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Home > Living Well > Health Library > Childhood Chordoma Treatment (PDQ®): Treatment - Patient Information [NCI]
This information is produced and provided by the National Cancer Institute (NCI). The information in this topic may have changed since it was written. For the most current information, contact the National Cancer Institute via the Internet web site at http://cancer.gov or call 1-800-4-CANCER.
Childhood chordoma is a disease in which malignant (cancer) cells form in the tissue found inside the spine.
Chordoma is a type of slow-growing tumor that forms anywhere along the spine, from the base of the skull (a bone called the clivus) to the tailbone. In children and adolescents, chordomas form most often in the tissue near the spine at the base of the skull or the tailbone, making them hard to remove completely with surgery.
Anatomy of the spine. The spine is made up of bones, muscles, tendons, nerves, and other tissues that reach from the base of the skull near the spinal cord (clivus) to the coccyx (tailbone). The vertebrae (back bones) of the spine include the cervical spine (C1-C7), thoracic spine (T1-T12), lumbar spine (L1-L5), sacral spine (S1-S5), and the tailbone. Each vertebra is separated by a disc. The vertebrae surround and protect the spinal cord. The spinal cord is divided into segments, each containing a pair of spinal nerves that send messages between the brain and the rest of the body. Many spinal nerves extend beyond the conus medullaris (the end of the spinal cord) to form a bundle of nerves called the cauda equina.
Signs and symptoms of chordoma depend on where the tumor forms in the tissue in the spine.
These and other signs and symptoms may be caused by chordoma or by other conditions.
Check with your child's doctor if your child has any of the following:
Tests that examine the spine are used to help diagnose chordoma.
The following tests and procedures may be used:
Certain factors affect prognosis (chance of recovery).
The prognosis depends on the following:
After chordoma has been diagnosed, tests are done to find out if cancer cells have spread within the spine or to other parts of the body.
The process used to find out whether the cancer has spread within the spine or to other parts of the body is called staging. The information gathered from the staging process is used to plan treatment. The results of some of the tests and procedures used to diagnose chordoma are also used to stage the disease.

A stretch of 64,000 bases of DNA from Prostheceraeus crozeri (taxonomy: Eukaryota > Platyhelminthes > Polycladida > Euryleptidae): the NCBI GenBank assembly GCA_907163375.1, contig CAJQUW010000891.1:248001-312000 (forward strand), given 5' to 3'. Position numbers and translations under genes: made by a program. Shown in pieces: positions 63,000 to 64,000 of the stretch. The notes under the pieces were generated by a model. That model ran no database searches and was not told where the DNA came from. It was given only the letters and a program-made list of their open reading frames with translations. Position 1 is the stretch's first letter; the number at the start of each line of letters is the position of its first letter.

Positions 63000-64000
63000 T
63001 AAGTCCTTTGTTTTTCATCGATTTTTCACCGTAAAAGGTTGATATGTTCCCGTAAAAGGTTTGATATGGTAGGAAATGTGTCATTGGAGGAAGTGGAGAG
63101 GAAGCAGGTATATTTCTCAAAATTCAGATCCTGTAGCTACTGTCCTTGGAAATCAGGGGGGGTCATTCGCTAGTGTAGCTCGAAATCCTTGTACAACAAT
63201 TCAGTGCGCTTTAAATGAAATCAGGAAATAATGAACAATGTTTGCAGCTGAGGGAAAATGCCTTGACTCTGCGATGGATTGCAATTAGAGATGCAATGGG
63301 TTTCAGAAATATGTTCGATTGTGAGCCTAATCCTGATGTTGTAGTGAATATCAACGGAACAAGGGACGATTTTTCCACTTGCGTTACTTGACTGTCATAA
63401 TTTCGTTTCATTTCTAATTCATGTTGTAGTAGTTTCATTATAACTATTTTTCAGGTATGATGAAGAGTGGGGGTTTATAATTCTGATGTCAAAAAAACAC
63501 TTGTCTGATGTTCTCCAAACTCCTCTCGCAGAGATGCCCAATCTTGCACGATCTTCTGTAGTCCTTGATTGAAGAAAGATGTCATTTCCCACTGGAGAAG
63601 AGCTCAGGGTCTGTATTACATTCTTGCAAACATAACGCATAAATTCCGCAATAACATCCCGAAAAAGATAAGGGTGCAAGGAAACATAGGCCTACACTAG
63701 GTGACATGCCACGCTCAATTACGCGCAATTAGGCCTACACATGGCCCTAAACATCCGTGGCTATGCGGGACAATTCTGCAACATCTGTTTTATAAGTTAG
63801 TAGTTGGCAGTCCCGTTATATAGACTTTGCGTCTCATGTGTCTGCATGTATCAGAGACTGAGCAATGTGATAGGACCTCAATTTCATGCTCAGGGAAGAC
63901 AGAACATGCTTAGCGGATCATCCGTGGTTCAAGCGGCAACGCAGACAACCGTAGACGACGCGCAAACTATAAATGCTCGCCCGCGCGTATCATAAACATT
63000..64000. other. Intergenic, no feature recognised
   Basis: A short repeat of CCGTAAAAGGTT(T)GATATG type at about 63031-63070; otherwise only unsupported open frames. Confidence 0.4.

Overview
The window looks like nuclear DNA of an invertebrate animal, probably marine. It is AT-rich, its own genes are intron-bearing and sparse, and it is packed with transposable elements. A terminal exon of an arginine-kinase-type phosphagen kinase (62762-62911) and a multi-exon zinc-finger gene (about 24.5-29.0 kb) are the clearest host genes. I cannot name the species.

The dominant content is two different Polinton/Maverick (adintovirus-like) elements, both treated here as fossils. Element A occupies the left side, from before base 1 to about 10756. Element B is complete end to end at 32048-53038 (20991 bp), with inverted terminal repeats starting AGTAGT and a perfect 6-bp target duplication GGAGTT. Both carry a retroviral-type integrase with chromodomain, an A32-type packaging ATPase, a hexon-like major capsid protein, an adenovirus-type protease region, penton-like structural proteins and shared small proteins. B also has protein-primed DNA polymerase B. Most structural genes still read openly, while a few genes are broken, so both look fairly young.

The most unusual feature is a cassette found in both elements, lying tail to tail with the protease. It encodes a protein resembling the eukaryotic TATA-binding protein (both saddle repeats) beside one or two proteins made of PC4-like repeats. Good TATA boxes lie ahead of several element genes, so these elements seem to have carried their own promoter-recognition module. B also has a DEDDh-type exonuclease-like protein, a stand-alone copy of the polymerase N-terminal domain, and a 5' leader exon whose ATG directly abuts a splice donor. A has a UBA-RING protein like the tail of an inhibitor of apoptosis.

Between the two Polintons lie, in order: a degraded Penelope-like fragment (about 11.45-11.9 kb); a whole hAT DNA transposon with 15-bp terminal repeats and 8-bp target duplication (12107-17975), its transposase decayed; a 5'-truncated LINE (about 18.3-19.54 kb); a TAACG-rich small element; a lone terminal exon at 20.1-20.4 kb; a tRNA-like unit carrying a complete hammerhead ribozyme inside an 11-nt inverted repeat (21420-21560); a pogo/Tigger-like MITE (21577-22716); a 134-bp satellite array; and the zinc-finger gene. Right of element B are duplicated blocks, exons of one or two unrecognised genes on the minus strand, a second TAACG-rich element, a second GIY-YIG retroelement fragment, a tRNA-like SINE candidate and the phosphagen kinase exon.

The following tests and procedures may also be used to find out if cancer has spread:
There are three ways that cancer spreads in the body.
Cancer can spread through tissue, the lymph system, and the blood:
Cancer may spread from where it began to other parts of the body.
When cancer spreads to another part of the body, it is called metastasis. Cancer cells break away from where they began (the primary tumor) and travel through the lymph system or blood.
The metastatic tumor is the same type of cancer as the primary tumor. For example, if chordoma spreads to the lung, the cancer cells in the lung are actually chordoma cells. The disease is metastatic chordoma, not lung cancer.
Sometimes childhood chordoma comes back after treatment.
The cancer may come back in the area where it first formed or in other parts of the body, such as the bone or lung.
There are different types of treatment for children with chordoma.
Some treatments are standard (the currently used treatment), and some are being tested in clinical trials. A treatment clinical trial is a research study meant to help improve current treatments or obtain information on new treatments for patients with cancer. When clinical trials show that a new treatment is better than the standard treatment, the new treatment may become the standard treatment.
Because cancer in children is rare, taking part in a clinical trial should be considered. Some clinical trials are open only to patients who have not started treatment.
Children with chordoma should have their treatment planned by a team of doctors who are experts in treating childhood cancer.